Sunday, May 6, 2012

Backdoor solar flares

We are in the middle of our EMP (Electromagnetic Pulse)/Solar Flare novel reviews.  I may have made one mistake.  Possibly I should have added another category.

Who needs a solar flare or EMP  to shut down your power grid.  All you need is a backdoor into the the software of your "mission-critical" communications network.

Equipment Maker Caught Installing Backdoor Account in Control System
Kim Zetter, Wired Magazine, 25 April 2012
A Canadian company that makes equipment and software for critical industrial control systems planted a backdoor login account in its flagship operating system, according to a security researcher, potentially allowing attackers to access the devices online. 
The backdoor, which cannot be disabled, is found in all versions of the Rugged Operating System made by RuggedCom, according to independent researcher Justin W. Clarke, who works in the energy sector. The login credentials for the backdoor include a static username, “factory,” that was assigned by the vendor and can’t be changed by customers, and a dynamically generated password that is based on the individual MAC address, or media access control address, for any specific device.
RuggedCom switches and servers are used in “mission-critical” communication networks that operate power grids and railway and traffic control systems as well as manufacturing facilities. RuggedCom asserts on its website that its products are “the product of choice for high-reliability, high-availability, mission-critical communications networks deployed in harsh environments around the world.”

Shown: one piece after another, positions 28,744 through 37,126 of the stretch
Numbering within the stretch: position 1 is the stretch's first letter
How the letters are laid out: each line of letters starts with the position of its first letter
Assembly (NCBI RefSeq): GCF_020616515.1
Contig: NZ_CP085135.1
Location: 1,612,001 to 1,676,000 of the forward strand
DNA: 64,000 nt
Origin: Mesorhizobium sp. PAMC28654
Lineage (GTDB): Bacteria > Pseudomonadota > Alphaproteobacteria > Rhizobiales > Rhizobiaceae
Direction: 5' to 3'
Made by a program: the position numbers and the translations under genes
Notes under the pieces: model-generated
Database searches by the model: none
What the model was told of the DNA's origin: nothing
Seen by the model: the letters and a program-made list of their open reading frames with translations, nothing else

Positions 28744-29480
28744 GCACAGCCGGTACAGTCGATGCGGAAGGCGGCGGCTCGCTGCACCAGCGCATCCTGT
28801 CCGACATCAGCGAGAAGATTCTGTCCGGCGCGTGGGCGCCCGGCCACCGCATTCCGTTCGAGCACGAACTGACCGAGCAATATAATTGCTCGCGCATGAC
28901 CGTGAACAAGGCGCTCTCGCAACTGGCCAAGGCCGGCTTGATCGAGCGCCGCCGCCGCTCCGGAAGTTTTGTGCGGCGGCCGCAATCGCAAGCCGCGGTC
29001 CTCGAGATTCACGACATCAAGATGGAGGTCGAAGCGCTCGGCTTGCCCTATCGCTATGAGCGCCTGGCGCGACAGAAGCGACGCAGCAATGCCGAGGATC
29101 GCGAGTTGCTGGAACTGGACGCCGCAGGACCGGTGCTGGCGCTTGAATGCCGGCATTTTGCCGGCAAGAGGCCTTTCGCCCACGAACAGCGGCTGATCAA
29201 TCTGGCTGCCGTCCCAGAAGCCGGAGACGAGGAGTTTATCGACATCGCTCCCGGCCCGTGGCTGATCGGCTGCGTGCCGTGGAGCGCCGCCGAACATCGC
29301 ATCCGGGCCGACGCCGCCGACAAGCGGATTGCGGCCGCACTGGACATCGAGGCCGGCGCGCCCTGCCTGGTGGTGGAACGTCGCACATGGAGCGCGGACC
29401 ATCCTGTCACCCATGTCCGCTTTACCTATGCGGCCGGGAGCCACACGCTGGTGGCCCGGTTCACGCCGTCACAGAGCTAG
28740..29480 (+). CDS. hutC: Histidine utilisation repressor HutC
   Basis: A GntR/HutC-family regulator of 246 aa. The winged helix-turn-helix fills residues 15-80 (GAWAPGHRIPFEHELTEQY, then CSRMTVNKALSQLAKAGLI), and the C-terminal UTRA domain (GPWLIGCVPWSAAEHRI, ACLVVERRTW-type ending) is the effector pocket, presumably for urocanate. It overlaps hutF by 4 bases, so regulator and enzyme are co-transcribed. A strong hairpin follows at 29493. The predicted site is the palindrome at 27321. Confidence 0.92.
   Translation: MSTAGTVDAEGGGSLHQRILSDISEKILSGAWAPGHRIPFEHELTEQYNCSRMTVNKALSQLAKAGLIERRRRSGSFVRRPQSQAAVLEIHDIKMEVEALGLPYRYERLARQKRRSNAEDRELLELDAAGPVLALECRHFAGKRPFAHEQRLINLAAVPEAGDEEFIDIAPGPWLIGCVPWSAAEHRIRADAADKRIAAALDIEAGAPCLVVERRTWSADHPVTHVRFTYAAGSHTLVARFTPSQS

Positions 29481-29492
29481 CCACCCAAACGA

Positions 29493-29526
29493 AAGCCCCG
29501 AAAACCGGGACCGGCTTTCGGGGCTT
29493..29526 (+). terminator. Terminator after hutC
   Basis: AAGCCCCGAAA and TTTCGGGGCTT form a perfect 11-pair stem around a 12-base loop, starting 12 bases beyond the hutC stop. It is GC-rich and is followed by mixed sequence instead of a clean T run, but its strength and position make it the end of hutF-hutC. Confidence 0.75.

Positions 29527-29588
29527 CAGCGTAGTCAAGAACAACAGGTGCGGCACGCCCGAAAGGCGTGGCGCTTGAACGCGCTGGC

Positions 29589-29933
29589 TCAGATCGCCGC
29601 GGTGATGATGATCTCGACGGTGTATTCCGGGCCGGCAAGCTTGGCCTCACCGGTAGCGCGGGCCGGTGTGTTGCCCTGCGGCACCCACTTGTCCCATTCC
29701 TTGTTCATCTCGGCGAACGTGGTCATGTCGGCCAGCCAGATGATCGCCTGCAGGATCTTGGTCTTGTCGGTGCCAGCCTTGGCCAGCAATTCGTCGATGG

I don't think it is a conspiracy.  But this is yet another case of a company doing something that has a major downside to its customers, and not getting a lot of traction in the news.

The only pickup I have seen of the story is simply a retelling (without crediting) of the original wired magazine story.


Anonymous said...

From the article:

"RuggedCom, which is based in Canada, was recently purchased by the German conglomerate Siemens. Siemens, itself, has been highly criticized for having a backdoor and hard-coded passwords in some of its industrial control system components. The Siemens vulnerabilities, in the company’s programmable logic controllers, would let attackers reprogram the systems with malicious commands to sabotage critical infrastructures or lock out legitimate administrators.

A hardcoded password in a Siemens database was used by the authors of the Stuxnet worm to attack industrial control systems used by Iran in its uranium enrichment program."

I believe it's a left hand-right hand operation.

Or not...

russell1200 said...

Anon: Another obvious reason to do it is so that they can do a back door fix on their screwups so that they don't have to do a big recall.

Which does not preclude your suggestion from also being true.